In Seoul, Ban spotlights role of young people and technology in future development agenda

Secretary-General Ban Ki-moon addresses the Seoul Digital Forum. UN Photo/Evan Schneider

20 May 2015 – Continuing his official visit to Republic of Korea, United Nations Secretary-General Ban Ki-moon at two forums today highlighted the importance of youth, education and information communication technologies (ICTs) in shaping the future sustainable development agenda.

“Data is the new oil. Data centres are the factories of the 21st century. Data is the lifeblood of decision-making. It provides the raw material for accountability,” Mr. Ban said in his remarks at the Seoul Digital Forum.

“The communications revolution touches every aspect of the UN’s work,” the told a conference on ‘Motivated curiosity- seeking new breakthroughs.’

“Our food agency uses mobile phones to help farmers set prices. Our relief operations communicate emergency information over online networks. And our messages go directly to the global public over Twitter and Facebook,” he explained.

Earlier this morning, Mr. Ban announced that he had been informed the Democratic People's Republic of Korea (DPRK) had reversed its decision regarding his visit to Kaesong Industrial Complex, which is on the border between DPRK and the Republic of Korea. No explanation was given for this last-minute change.

“This decision by Pyongyang is deeply regrettable. However, I, as Secretary-General of the United Nations, will not spare any efforts to encourage the DPRK to work with the international community for peace and stability on the Korean peninsula and beyond,” Mr. Ban said.

Back at the data Forum, the Secretary-General said: “Today, we are reaching out to the world to hear what people want for their future.”

Globally, six out of every seven people on earth have a mobile phone. There are three billion Internet users – and that number is increasing fast. In Africa, mobile broad-band penetration jumped from 2 percent in 2010 to 20 percent last year.

“But there is still a wide digital divide. Connectivity tends to be better in cities than the countryside. And more men have access to the Internet than women,” the UN chief said.

For every 10 per cent increase in broadband penetration in the developing world, gross domestic product (GDP) goes up by almost two percent on average. Advanced technologies are accelerating progress – but there are also emerging threats. Bullies hide behind screen names and troll innocent victims. Extremist groups are using social networks to spread their hateful ideologies. Entire governments and industries are vulnerable to attacks by hackers, Mr. Ban said.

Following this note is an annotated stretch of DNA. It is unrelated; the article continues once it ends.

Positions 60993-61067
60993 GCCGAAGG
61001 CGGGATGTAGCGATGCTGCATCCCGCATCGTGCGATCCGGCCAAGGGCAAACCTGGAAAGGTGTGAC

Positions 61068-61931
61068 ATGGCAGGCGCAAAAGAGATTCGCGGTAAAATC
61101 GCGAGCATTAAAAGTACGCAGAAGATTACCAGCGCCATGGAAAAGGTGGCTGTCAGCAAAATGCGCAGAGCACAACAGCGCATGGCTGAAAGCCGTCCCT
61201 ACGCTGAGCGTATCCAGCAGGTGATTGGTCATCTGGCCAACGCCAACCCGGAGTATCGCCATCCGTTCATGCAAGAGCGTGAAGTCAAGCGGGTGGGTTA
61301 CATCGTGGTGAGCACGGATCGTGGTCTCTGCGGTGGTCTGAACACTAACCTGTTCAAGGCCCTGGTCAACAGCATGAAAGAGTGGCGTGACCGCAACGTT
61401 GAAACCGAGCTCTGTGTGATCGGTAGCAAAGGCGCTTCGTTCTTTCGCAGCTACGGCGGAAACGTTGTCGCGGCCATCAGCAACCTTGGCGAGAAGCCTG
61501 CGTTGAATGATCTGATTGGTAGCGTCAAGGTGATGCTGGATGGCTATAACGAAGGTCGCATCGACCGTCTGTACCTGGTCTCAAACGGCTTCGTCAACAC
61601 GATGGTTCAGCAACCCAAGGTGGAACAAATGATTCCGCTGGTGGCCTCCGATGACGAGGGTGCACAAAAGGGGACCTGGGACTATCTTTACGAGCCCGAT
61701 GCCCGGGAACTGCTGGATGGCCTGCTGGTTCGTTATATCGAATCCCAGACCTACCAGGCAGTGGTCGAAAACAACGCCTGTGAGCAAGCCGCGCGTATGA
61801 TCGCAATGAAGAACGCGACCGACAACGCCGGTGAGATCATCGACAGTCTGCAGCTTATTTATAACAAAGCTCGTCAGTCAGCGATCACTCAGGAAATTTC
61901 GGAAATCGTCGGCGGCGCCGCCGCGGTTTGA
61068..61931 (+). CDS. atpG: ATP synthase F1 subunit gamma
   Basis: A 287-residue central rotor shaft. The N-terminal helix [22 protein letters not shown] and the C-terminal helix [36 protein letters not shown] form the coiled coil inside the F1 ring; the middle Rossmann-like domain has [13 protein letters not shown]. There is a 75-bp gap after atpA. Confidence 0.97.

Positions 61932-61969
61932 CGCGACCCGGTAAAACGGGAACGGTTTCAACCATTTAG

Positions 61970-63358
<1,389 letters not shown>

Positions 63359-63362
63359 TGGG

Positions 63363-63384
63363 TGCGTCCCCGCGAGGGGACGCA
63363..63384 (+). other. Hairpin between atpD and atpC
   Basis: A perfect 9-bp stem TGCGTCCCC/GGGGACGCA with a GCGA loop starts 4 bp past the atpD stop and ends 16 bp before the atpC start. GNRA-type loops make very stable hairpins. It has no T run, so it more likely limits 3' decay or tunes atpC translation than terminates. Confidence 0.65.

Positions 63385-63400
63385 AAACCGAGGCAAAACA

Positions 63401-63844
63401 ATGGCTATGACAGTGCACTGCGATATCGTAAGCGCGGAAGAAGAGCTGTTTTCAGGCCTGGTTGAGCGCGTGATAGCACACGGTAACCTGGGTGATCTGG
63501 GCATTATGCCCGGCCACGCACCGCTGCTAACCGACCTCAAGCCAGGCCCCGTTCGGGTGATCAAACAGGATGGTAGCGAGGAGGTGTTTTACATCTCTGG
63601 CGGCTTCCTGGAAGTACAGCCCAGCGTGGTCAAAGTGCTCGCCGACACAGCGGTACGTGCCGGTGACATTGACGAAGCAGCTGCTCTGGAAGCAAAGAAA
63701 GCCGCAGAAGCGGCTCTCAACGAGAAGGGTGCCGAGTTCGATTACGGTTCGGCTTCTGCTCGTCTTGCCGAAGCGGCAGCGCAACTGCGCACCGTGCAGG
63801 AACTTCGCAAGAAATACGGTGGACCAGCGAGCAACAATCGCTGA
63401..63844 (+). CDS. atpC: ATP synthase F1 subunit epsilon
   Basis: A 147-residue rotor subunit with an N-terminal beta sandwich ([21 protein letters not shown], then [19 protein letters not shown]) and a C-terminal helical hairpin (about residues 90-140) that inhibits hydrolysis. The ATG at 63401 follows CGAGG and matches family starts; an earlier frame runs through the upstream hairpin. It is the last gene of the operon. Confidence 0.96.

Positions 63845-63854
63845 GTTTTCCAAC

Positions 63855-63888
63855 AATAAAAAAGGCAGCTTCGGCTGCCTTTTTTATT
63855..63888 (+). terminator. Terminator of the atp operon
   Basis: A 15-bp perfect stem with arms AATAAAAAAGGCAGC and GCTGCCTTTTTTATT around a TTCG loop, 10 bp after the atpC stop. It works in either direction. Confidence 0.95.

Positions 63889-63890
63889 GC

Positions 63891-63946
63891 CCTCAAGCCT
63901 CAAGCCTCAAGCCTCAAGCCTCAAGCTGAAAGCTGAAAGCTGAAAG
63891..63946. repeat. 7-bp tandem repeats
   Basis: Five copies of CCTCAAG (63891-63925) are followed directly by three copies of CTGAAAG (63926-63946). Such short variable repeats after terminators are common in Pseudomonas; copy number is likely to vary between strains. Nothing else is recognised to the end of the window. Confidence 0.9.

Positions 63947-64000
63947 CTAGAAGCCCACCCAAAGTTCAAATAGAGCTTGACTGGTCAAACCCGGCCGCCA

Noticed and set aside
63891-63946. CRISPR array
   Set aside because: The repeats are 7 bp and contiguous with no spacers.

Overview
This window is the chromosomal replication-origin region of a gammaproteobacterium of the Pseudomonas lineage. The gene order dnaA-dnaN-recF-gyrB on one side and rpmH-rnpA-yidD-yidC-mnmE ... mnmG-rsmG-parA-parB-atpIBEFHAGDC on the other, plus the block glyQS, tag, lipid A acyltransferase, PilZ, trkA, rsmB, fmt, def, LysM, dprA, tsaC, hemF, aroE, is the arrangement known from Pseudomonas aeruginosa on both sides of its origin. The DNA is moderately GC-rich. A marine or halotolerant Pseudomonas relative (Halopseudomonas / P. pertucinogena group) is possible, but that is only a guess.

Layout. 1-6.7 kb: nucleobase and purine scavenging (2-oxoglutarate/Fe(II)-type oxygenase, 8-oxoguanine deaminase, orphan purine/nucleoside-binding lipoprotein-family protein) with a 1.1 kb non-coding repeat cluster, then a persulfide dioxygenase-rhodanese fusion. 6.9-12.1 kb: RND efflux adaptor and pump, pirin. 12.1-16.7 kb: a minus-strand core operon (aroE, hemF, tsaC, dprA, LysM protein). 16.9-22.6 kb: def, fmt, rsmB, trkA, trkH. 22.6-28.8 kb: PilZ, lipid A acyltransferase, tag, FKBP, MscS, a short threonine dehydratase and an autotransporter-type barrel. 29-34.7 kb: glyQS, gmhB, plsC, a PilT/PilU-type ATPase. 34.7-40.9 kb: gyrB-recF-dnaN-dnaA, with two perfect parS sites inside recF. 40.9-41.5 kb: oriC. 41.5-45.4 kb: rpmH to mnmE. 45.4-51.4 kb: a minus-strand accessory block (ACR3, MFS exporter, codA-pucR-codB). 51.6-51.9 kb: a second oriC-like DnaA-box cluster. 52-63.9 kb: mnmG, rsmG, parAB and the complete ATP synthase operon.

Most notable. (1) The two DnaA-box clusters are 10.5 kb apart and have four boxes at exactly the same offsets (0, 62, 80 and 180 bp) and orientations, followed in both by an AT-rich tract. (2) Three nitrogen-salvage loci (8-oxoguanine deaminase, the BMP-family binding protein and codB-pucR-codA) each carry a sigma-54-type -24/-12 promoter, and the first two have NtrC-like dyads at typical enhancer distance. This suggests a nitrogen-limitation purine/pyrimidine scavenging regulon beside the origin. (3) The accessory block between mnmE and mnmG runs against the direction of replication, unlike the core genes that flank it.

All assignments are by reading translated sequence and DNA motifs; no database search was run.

Two years ago, some 600 million people were victims of cybercrimes. Experts estimate these crimes will cost the global economy about $400 billion every year.

“Trust is vital to digital transactions. People deserve to feel safe when they log on to their computers,” he emphasized. “In the last century, repressive States would check on who was buying typewriters. In today’s world, they shut down the Internet.”

Mr. Ban called for social networks that work for social inclusion and unity – around a common, global vision for a future of dignity and peace for all people.

“Inspired by this vision, let us harness the power of ICTs to create a new era of sustainable development,” he emphasized.

Also today, the Secretary-General, in remarks at the opening of Academic Impact Forum, that this is a very powerful era for youth.

“When I look at youth, I don’t see peril – I see potential. I see hope,” Mr. Ban said, calling on young people to raise their voices for peace.

“I ask them often why you don’t challenge your leaders, your professors, your congressmen and CEOs. Make this world sustainable. This is the world I will have to leave. Make this situation sustainable. And I am insisting that governments start to listen to the world’s youth – including giving them a place at the negotiating table,” he said.

What the terrorists fear most is not a weapon – what they fear most is girls and young people with textbooks.

“They tried to kill Malala and her friends – just because they were girls who wanted to go to school… Violent extremists kidnapped more than 200 girls in Chibok, Nigeria from their school. Scores of students were murdered in Garissa, Kenya and in Peshawar, Pakistan,” he added.

As the world prepares to adopt a bold new vision for sustainable development, Mr. Ban warned against there being too much emphasis on transferring knowledge without wisdom. Young people should challenge injustice. They should speak out for what they know is right.

“When you navigate down that difficult road and find your own way, you can open up a better future for all people,” he said.


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